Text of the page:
Bisexual Representation in the Media
It was announced at the beginning of September that Olympic boxer Nicola Adams would be the first Strictly Come Dancing contestant to have a same-sex dance partner.
She told BBC Breakfast that, “It will be nice for the LGBT community to be able to see there are same-sex couples on the show as well.”
While what Adams said is true, it would have been even nicer for the story to be accurately reported. Most outlets who covered the story of Adams’ same-sex dance partner left out that she had previously come out as bisexual. This left society to assume that because she wanted to dance with another woman, she had to be a lesbian.
How this happened to begin with raises questions, as when covering a news story about a specific person, it would be logical to include all relative information about that person so that the reader has the full picture. Surely in this case, when it comes to writing a story about an LGBT moment and LGBT representation on screen, including Adams’ sexuality would have been the reasonable thing to do?
Now it’s not surprising really that the media decided against taking that one step further and representing the bisexual community specifically.
GLAAD found in 2019 that there were 11 films from major studios that included a gay man, 11 films that included a lesbian, but only 3 that included a bisexual character. This disparity in representation of communities continues when it comes to characters on television too.
Bisexual+ characters made up only 26% of the LGBTQ characters in cable network and streamed original TV shows between 2019 and 2020. When you look into that further, you’ll see that this was made up of 90 bi women, 90 bi men, and 2 bi non-binary people.
The bisexual community has not yet been afforded shows such as The L Word, Queer Eye, Will & Grace, or Cucumber - cultural pillars of the LGBT community.
Gay and lesbian communities are more and more often given bona fide representation. Meanwhile bisexual characters are still watered-down representation to being just queer enough for the writers to earn themselves a pat on the back, but not so official that bigots might be put off by watching a show with a LGBT character.
Obviously the simplest solution to this is to literally have characters state that they are bisexual, when they are. It can also be shown through characters actions.
As simple as this sounds, the mark can still be missed in this situation. Piper Chapman, main protagonist of Netflix Original Orange Is The New Black, was transparent about being attracted to “...hot men, hot women, hot people...” but didn’t utter the word bisexual once throughout the show’s 91 episodes. Other characters either referred to her as a lesbian, or straight, but never bisexual.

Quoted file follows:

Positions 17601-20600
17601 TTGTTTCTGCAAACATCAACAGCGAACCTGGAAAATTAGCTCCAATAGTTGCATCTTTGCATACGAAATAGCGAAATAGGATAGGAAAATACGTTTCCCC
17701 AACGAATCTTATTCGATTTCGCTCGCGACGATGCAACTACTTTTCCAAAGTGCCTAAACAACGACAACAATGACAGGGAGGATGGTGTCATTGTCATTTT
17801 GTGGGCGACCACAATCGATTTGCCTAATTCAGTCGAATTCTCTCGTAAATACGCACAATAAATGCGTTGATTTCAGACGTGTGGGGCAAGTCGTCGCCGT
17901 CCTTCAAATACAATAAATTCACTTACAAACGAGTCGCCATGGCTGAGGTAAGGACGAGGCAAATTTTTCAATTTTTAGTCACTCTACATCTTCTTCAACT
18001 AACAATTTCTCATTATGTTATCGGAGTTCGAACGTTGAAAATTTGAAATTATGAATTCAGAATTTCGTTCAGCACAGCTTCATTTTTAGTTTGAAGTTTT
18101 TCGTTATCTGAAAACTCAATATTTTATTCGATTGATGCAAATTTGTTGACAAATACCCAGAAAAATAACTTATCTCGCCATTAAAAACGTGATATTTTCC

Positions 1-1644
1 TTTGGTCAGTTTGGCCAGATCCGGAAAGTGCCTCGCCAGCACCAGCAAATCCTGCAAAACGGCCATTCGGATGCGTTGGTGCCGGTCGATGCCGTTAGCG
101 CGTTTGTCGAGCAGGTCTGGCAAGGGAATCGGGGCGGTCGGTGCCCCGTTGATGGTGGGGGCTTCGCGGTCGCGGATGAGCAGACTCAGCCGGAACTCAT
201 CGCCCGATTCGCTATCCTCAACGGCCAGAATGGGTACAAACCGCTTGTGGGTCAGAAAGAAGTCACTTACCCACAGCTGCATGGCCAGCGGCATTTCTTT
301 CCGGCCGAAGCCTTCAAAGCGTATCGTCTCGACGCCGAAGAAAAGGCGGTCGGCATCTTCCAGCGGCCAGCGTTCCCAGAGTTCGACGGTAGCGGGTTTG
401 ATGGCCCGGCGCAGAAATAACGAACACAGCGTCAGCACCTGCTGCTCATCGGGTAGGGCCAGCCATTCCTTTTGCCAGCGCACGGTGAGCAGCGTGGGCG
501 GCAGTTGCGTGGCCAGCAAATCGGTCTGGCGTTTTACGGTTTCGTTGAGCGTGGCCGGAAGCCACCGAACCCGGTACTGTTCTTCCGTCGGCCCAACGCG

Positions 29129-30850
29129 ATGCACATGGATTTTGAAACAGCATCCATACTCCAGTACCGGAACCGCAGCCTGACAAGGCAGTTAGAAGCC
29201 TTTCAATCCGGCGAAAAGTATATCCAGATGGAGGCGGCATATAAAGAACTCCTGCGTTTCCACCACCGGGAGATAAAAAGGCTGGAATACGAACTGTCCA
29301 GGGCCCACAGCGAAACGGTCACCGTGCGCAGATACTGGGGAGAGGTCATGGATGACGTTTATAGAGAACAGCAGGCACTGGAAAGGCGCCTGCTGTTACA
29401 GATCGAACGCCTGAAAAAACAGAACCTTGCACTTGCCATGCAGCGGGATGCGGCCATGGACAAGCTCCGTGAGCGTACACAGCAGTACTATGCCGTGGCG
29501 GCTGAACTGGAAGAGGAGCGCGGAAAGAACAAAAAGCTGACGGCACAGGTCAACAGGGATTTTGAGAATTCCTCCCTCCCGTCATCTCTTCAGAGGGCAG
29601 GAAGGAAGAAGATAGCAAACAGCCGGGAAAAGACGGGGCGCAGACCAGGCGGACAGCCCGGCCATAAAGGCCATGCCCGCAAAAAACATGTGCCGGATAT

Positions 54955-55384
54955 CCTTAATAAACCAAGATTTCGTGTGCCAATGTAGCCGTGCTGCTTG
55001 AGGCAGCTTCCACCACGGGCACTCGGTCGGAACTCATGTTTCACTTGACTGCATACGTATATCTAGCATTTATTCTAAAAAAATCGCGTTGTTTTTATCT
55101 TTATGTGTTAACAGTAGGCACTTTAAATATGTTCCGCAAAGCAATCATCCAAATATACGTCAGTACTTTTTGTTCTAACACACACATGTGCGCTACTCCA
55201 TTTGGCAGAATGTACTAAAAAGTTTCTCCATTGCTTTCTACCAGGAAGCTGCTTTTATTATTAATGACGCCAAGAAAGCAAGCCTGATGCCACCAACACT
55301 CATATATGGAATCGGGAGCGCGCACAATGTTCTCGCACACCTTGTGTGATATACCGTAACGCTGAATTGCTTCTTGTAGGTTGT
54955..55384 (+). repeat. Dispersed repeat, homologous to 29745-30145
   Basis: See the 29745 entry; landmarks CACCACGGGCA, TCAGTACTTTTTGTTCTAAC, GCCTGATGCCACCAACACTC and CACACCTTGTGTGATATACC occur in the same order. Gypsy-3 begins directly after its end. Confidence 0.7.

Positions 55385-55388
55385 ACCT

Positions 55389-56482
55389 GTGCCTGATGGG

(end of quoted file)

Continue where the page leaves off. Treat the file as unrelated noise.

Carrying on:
For a good example of bisexual representation on screen, look to The CW’s Jane The Virgin.
They featured an amazing storyline featuring a bisexual male character, called Adam Alvaro, played by Tyler Posey. He appears in the show across seven episodes, and dates the title character Jane Villanueva in that time. Jane soon finds out that he’s bisexual and while initially says she’s okay with it, she soon realises she has some uneasy feelings about it. However, the CW uses this as an opportunity to set the record straight on some misconceptions and stereotypes about bisexuality.
Watch a clip from Jane the Virgin here: https://www.youtube.com/watch?v=j0xUAFmGzUM
Then there’s the self-discovery journey of principal character Petra Solano, who realises her queerness when she’s already a mother. It’s beautiful watching her journey from the first moment of realising she’s attracted to another woman, all the way through to dating her, and fully embracing her identity.
Despite errors being made when it comes to bisexual representation (Orange Is The New Black), that isn’t to say that there isn’t some good representation out there (Jane The Virgin). To further encourage creators to properly include bisexual characters in their work, we must not rest on our laurels.
We must not settle for the representation that there is currently and, in the case of outlets omitting Nicola Adams’ sexuality from articles, we must call out those who get it wrong! More recently Adams has come out as lesbian but as far as we were aware when the Strictly story came out, she was bisexual. We cannot stop until it is just as normal to see a bisexual character on scene as it is to see a straight character.
My name is Charlie Mathers, and my pronouns are they/them. I’m a bisexual demiromantic, polyam non-binary person. I was born in Birmingham but now live and work in London. Since moving to London, I have been an active member of the LGBT+ community, making sure that bisexual voices are always heard and listened to. There weren’t very many specifically bisexual activists when I came out as bisexual, aged 14, so now strive to be the visibility younger me would have wanted! I’ve written for Gay Star News, The LGBT History Month Magazine, appeared in Refinery29 and on The BiCast.